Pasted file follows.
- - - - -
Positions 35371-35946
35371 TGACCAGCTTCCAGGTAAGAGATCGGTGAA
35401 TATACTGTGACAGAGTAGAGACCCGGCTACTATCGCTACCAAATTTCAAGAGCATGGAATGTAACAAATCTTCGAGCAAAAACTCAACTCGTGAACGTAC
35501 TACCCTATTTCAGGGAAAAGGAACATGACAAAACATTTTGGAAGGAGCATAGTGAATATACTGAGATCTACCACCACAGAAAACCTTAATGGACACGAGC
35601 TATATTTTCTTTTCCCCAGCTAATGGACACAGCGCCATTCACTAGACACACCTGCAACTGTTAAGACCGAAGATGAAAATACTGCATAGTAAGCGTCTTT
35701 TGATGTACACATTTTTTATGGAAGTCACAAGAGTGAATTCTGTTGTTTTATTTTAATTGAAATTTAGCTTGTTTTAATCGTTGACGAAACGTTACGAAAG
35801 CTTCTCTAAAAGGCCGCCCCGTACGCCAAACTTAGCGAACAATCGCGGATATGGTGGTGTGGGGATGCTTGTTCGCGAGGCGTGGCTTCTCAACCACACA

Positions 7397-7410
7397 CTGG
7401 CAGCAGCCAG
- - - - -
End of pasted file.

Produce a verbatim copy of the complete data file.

Positions 35371-35946
35371 TGACCAGCTTCCAGGTAAGAGATCGGTGAA
35401 TATACTGTGACAGAGTAGAGACCCGGCTACTATCGCTACCAAATTTCAAGAGCATGGAATGTAACAAATCTTCGAGCAAAAACTCAACTCGTGAACGTAC
35501 TACCCTATTTCAGGGAAAAGGAACATGACAAAACATTTTGGAAGGAGCATAGTGAATATACTGAGATCTACCACCACAGAAAACCTTAATGGACACGAGC
35601 TATATTTTCTTTTCCCCAGCTAATGGACACAGCGCCATTCACTAGACACACCTGCAACTGTTAAGACCGAAGATGAAAATACTGCATAGTAAGCGTCTTT
35701 TGATGTACACATTTTTTATGGAAGTCACAAGAGTGAATTCTGTTGTTTTATTTTAATTGAAATTTAGCTTGTTTTAATCGTTGACGAAACGTTACGAAAG
35801 CTTCTCTAAAAGGCCGCCCCGTACGCCAAACTTAGCGAACAATCGCGGATATGGTGGTGTGGGGATGCTTGTTCGCGAGGCGTGGCTTCTCAACCACACA

Positions 7397-7410
7397 CTGG
7401 CAGCAGCCAG